Tantalisingly, several of the gardens are entirely private and do not appear to open to the public, even just once or twice a year under the National Gardens Scheme. One such garden is The Old Vicarage, Petersham, which looks glorious. However, its inclusion in the book has prompted me to check the date of Petersham Open Gardens (17 May 2020). I visited half a dozen gardens in this pretty village on the outskirts of Richmond on a very warm day in June 2018. I loved the contrast between the grander spaces such as Petersham Lodge and more modest gardens.

The garden of nearby Ormeley Lodge in Ham, features in the book. An aerial view of an exquisite Knot Garden and a shot of a peony and poppy filled herbaceous border have whetted my appetite for a visit to this garden which opens under the National Gardens Scheme on Sunday 21 June 2020.

The chapter devoted to Inner Temple Gardens includes an image of exuberant herbaceous planting in ‘The High Border’.  The use of Cannas, Mexican sunflowers (Tithonia rotundifolia) and Spanish Flag (Mina lobata) reminded me of the late summer display in two of the four large beds in Osterley’s Tudor Walled Garden. A woodland garden created in an area beneath plane trees at the Inner Temple, is planted with snowdrops (Galanthus) and I have made a mental note to visit this hidden gem one afternoon this winter.

With a cover design inspired it seems by William Morris and line drawings interspersed throughout the text, Beth Chatto’s ‘Garden Notebook’ is visually appealing even before you start reading.

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Devoting a chapter to each month, the writer describes her famous Essex garden and the seasonal tasks undertaken to maintain it and to stock the specialist nursery attached to the garden. Impressions of trees and plants are recorded as well as vignettes of birds and other wildlife. She can conjure a memorable scene with just a few words. This example is near the end of the January chapter: ‘The thinnest silver rind of new moon was drifting among violet puffs of cloud’. She goes on to describe beautifully that fleeting sensation one can experience a month or so after Christmas that a new season is approaching, with the light growing ‘stronger and longer every day’.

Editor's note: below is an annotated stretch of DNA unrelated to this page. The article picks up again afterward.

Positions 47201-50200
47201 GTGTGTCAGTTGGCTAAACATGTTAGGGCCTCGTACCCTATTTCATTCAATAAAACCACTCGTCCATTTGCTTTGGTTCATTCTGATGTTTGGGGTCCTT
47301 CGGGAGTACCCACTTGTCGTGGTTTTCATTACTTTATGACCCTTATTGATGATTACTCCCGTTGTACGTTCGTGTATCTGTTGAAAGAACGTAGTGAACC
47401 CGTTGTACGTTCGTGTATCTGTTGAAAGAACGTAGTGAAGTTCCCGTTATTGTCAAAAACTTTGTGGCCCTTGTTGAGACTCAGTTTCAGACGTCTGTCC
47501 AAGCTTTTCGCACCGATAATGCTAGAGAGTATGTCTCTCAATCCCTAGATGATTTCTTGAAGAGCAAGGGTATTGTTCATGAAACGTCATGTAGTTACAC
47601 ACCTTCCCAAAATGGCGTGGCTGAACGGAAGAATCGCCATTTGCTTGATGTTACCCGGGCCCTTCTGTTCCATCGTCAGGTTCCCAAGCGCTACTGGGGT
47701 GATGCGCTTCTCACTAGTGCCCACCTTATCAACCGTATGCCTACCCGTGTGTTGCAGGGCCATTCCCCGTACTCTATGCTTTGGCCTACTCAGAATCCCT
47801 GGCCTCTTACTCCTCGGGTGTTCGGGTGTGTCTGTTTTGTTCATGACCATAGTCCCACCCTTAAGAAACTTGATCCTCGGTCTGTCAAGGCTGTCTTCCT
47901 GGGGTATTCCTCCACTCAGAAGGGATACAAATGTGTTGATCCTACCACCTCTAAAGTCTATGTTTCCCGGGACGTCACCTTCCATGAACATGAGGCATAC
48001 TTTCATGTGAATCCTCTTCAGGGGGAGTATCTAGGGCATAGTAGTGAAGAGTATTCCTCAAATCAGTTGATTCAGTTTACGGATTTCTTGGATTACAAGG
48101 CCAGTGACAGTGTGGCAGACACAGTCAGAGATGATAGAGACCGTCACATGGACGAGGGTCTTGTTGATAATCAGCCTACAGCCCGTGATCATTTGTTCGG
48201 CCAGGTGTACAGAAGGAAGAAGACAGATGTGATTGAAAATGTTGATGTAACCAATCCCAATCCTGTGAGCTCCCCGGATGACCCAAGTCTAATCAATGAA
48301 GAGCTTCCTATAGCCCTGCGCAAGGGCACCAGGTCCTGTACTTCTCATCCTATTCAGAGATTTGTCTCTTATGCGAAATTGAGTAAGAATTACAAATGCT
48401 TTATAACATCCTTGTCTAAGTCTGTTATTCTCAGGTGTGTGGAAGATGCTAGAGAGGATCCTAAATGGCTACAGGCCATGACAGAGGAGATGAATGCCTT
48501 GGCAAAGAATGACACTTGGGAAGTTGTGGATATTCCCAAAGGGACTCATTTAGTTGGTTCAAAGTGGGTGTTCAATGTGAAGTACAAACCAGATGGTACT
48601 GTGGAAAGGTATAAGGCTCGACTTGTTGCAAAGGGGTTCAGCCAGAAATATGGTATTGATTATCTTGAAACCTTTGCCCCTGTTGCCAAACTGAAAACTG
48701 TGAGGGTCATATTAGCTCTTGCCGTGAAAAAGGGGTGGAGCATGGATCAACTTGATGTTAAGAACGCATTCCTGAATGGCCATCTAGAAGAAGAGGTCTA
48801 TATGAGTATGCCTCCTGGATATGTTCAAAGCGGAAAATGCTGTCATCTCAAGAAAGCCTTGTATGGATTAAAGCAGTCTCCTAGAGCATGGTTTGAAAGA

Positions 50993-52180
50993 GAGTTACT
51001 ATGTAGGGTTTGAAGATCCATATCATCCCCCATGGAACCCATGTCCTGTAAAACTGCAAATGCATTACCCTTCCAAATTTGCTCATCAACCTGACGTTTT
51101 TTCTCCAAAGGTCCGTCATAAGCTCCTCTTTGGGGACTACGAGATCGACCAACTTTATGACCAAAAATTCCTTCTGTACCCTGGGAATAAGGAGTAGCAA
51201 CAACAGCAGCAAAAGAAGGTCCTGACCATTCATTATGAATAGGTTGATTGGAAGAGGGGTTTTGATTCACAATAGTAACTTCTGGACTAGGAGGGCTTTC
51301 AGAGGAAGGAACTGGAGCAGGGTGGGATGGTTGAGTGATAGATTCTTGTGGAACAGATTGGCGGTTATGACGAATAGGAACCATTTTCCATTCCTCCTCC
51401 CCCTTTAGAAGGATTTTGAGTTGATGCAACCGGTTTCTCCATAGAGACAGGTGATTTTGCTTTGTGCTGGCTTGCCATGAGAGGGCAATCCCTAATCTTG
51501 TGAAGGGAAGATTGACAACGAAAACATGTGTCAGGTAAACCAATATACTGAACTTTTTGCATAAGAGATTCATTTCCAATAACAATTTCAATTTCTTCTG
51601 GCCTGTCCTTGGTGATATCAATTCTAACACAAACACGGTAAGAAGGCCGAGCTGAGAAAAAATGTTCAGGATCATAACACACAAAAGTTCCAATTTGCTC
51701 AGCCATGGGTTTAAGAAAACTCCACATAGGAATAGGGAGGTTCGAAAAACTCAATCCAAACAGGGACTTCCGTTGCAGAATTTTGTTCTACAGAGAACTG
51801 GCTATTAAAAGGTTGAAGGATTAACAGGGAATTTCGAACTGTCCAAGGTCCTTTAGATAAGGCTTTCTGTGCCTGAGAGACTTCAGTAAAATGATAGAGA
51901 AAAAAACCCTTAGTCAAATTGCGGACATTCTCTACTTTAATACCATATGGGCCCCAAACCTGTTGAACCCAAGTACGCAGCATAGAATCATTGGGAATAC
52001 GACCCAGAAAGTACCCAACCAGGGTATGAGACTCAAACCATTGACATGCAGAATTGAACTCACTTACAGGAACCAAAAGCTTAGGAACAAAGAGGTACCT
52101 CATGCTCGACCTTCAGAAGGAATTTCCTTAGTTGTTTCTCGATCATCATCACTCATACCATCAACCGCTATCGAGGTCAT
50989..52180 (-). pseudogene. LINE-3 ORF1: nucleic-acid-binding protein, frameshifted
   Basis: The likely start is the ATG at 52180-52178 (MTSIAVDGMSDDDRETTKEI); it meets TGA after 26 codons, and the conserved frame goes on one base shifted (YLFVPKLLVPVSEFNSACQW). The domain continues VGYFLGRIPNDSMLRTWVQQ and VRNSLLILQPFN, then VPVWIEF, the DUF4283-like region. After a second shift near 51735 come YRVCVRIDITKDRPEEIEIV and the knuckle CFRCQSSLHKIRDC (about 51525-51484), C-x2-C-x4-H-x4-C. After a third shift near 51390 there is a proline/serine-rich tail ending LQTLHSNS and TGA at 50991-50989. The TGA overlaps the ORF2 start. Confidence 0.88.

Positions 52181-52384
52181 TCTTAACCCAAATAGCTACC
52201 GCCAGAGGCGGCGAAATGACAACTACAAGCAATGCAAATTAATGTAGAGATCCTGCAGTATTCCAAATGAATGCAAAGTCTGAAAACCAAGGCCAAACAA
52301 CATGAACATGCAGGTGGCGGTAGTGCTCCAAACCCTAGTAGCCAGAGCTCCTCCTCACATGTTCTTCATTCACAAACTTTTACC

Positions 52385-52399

If I can capture in prose a fraction as limpid as Beth Chatto’s my impressions of the plants and gardens I encounter in 2020, I shall be a very happy blogger. Happy New Year.

TLAs, DMCs and AGMs

During a recent meal with friends I learnt a new Three Letter Acronym (TLA): DMC or Deep & Meaningful Conversation. And it struck me that like most activities, gardening has its fair share of TLAs, about which there may well have been some DMCs.

So before we all go MIA (Missing in Action) for the Christmas and New Year festivities, I thought I’d share a few of the obvious horticultural TLAs. When it comes to late winter  we can lavish much TLC (Tender Loving Care) on our gardens with an application of WRM (Well Rotted Manure). When pruning mature shrubs we should be using the mantra DDD (Dead, Diseased, Dying).  I would argue that useful as this is as a guide, it doesn’t include the reminder to eliminate those crossing branches which rub together, potentially creating a site for disease to enter.

Having prepared the garden to withstand the winter, during any quieter times ahead we can plan new planting schemes, perhaps inspired by a gardening book received as a Christmas gift. One of my favourite sources of ideas for combining shrubs with herbaceous perennials, is ‘The Creative Shrub Garden’* by Andy McIndoe published by Timber Press. The book groups garden styles and colour combinations, with the shrub suggestions supplemented by ideas for complementary herbaceous perennials or grasses. There are also expanded schemes for larger gardens. I heard Andy McIndoe speak at a lecture a couple of years ago hosted by the Kew Mutual Improvement Society (KMIS): a FLA? His enthusiasm for his garden in Hampshire and practical approach was infectious and inspiring.

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Many of the cultivars listed in my now well-thumbed copy of the book bear the epithet AGM indicating that they have been awarded the Award of Garden Merit by the RHS (Royal Horticultural Society). This means the RHS has trialled the plant in question and that it fulfils certain criteria including that it is ‘excellent for ordinary use in appropriate conditions’, ‘of good constitution’ ‘stable in form and colour’ and reasonably resistant to pests and diseases (PADs?). It must also be available which of course makes perfect sense as there would be little point in bestowing the honour upon a plant no-one can get hold of. I have read that if for some reason it is not practical to trial a plant, the RHS might award the AGM after a roundtable assessment by a forum of horticultural experts who debate its characteristics and garden performance.

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I recently planted climbers in a couple of clients’ gardens, and each plant bore the reassuring AGM suffix. One was Trachelospermum jasminoides AGM, commonly known as Star Jasmine or Confederate Jasmine. I see from the nursery label that it has recently been renamed Rhynchospermum jasminoides. This perfumed white flowered evergreen ticks so many boxes in terms of being a good ‘doer’ for clothing a fence or wall. It needs some support whilst getting established, either on a trellis or strainer wire, but in due course it thickens up and supports itself and I have seen it entirely framing a friend’s back door.